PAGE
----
Holiday travelers greeted by cheap gas, storms - CBS News 8 - San Diego, CA News Station - KFMB Channel 8

Holiday travelers greeted by cheap gas, storms

Posted: Updated:
Travelers wait to claim their baggage at LaGuardia Airport in New York, Tuesday, Nov. 25, 2014. (AP Photo/Seth Wenig) Travelers wait to claim their baggage at LaGuardia Airport in New York, Tuesday, Nov. 25, 2014. (AP Photo/Seth Wenig)

Some holiday travelers are giving thanks for the cheapest gas prices in years. But that's cold comfort to those beating a path through stormy weather, including a nor'easter affecting a wide swath of the East Coast.

Alas, the yearly Thanksgiving trek, be it across the country or across town, may be a mixed bag of the usual travel headaches with a little extra pocket money as a consolation prize. A snapshot of what it's like out there:



No nor'easter was going to keep the Beardslees from making the 600-mile pilgrimage from home in Charlotte, North Carolina, to a family gathering in Chatham, New Jersey — especially given that Bill Beardslee's 94-year-old great-aunt Bo was going to be there.

"The whole trip is about Aunt Bo," said Bill's wife, Stacy, during a Dunkin' Donuts stop along Interstate 81 in Hagerstown, Maryland, on Wednesday, their second day on the road.

They did hit some snow later, but it was no match for the Chevrolet Suburban they rented. Lower gas prices were one reason they decided to ride in style in a rental that Stacy affectionately called a "big, honkin' car."

That left plenty of room for the ski pants, hats and gloves they packed as part of their winter survival kit.

-David Dishneau in Hagerstown



Larson and Alice Hunter and their two young children were in Anchorage, Alaska, heading home to Scammon Bay, a remote Yup'ik Eskimo community of fewer than 500 people on Alaska's western coast.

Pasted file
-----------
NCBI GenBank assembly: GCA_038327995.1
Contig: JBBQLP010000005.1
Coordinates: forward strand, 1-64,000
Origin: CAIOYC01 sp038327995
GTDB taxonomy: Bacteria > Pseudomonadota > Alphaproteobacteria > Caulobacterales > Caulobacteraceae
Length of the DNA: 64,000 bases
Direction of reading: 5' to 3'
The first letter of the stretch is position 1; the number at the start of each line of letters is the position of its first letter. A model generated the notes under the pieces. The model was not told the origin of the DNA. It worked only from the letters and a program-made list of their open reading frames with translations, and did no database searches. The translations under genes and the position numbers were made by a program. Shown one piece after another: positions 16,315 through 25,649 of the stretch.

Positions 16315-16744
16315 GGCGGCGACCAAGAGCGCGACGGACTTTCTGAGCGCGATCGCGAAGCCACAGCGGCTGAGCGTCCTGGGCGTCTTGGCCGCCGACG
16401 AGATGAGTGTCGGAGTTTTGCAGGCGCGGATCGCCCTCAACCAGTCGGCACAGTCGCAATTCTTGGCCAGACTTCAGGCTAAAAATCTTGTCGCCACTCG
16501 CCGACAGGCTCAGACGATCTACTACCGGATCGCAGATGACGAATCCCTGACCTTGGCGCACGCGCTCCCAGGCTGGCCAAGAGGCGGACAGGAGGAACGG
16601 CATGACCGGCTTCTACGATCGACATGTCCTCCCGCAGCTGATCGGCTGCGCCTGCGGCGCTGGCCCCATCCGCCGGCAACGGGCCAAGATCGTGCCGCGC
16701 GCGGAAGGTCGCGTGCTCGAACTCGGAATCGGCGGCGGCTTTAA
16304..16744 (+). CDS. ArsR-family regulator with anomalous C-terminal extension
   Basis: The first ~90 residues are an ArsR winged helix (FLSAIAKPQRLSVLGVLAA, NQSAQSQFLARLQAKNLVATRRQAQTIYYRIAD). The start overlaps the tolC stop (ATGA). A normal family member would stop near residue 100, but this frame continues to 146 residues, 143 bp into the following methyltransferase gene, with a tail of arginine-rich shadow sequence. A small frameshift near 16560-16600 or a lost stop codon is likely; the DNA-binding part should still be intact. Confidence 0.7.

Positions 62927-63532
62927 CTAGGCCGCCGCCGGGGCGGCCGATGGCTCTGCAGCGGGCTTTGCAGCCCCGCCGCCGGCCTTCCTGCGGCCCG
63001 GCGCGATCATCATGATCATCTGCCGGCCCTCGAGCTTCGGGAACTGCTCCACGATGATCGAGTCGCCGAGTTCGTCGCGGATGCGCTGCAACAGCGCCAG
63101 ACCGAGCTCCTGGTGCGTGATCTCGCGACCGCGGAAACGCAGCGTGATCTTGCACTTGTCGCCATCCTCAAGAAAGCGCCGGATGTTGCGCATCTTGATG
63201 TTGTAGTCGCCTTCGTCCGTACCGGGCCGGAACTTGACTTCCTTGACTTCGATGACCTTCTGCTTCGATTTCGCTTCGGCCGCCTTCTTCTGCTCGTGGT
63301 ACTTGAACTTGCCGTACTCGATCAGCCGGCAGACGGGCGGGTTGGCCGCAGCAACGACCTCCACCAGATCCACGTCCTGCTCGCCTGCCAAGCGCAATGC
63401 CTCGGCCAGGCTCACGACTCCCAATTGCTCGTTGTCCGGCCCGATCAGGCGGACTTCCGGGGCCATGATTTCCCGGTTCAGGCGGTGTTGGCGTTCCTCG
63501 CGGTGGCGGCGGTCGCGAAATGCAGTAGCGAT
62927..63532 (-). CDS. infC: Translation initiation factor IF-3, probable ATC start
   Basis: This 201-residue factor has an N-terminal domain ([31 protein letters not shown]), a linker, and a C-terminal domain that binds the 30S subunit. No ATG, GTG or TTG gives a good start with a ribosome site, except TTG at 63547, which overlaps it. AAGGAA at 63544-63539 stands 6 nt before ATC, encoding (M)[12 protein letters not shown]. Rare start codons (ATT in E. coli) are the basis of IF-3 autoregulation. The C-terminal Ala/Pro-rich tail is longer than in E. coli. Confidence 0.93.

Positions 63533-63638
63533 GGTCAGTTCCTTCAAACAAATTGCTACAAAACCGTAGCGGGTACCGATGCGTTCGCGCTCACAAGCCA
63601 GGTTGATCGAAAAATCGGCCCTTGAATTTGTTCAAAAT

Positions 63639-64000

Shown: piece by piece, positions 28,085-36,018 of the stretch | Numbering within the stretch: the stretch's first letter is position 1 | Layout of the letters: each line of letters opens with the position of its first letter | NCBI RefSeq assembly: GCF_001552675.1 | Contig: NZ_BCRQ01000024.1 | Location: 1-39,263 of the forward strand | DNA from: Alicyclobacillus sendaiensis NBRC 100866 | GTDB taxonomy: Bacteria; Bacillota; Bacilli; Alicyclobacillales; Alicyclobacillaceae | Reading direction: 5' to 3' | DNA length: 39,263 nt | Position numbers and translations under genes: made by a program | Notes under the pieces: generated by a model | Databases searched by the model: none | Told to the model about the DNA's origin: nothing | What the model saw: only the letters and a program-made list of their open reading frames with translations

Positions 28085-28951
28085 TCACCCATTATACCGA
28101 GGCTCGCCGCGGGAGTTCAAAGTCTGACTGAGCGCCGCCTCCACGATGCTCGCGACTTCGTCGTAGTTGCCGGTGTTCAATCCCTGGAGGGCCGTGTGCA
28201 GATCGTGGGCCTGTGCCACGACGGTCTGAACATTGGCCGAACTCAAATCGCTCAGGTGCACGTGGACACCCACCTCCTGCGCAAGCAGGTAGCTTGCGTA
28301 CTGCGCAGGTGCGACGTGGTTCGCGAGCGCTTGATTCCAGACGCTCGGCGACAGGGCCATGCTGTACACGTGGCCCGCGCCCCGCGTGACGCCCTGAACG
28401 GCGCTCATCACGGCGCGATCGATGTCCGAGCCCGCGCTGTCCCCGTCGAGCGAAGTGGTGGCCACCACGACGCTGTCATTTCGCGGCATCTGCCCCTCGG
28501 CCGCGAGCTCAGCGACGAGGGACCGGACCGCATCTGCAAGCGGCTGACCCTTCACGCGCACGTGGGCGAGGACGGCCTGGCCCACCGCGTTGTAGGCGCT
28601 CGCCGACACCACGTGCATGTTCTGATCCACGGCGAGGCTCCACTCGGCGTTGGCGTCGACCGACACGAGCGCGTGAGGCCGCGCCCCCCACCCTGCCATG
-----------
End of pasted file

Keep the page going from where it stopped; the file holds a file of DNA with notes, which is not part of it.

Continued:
Back in Scammon Bay, the family will have two Thanksgiving feasts — first with Alice's parents, then with Larson's mother. Along with turkey and the usual fixings, they will have akutaq, or Eskimo ice cream, which usually includes berries, sugar and sometimes fish. Larson's mother will also prepare other native food.

"Moose is typical," Larson said.

"If we're lucky, snow goose," Alice said.

-Rachel D'oro in Anchorage



A nor'easter on the East Coast, an Alberta clipper in the Dakotas and a winter storm warning for parts of Minnesota. That's plenty of travel chaos right there, yet some, like Anya Verriden, her husband and their two young boys, made it through. The family from Milwaukee caught a flight from Chicago to Albany, New York, where they waited for their baggage in a surprisingly uncrowded airport.

They moved their flight up and planned to rent a car for the rest of their snowy journey to Northampton, Massachusetts.

"It looked like the snow was going to get really bad in the afternoon," Verriden said. "... We're already seeing that flights are getting canceled and delayed, so it looks like we made the right choice."

-Michael Hill in Albany



Angela Marcantonini says the long, steady rumble of thunder accompanying a heavy snow is one of the strangest things she's ever heard.

Marcantonini was getting ready to drive from Blue Bell, a Philadelphia suburb, to the Pocono Mountains for the holiday.

"It caught me off guard. I didn't really think it was thunder at first," she said, describing it as a sustained boom, followed by two short bursts.

The National Weather Service had multiple reports of thundersnow near Philadelphia between 11 a.m. and noon.

-Michael Sisak in Philadelphia



Anna Ortiz was three hours early for her flight from Milwaukee to Chicago, not because she was worried about the crowds or the weather, but because she wanted to hear the piano players in the waiting area.

The 76-year-old bopped her head as a musician played the "Peanuts" theme song.

"I always wanted to play piano," she said. "It's nice to hear it. It's relaxing also."

-Carrie Antlfinger in Milwaukee

Copyright 2014 The Associated Press. All rights reserved. This material may not be published, broadcast, rewritten or redistributed.

Powered by Frankly
All content © Copyright 2000 - 2018 KFMB-TV. All Rights Reserved.
For more information on this site, please read our Privacy Policy, and Terms of Service, and Ad Choices.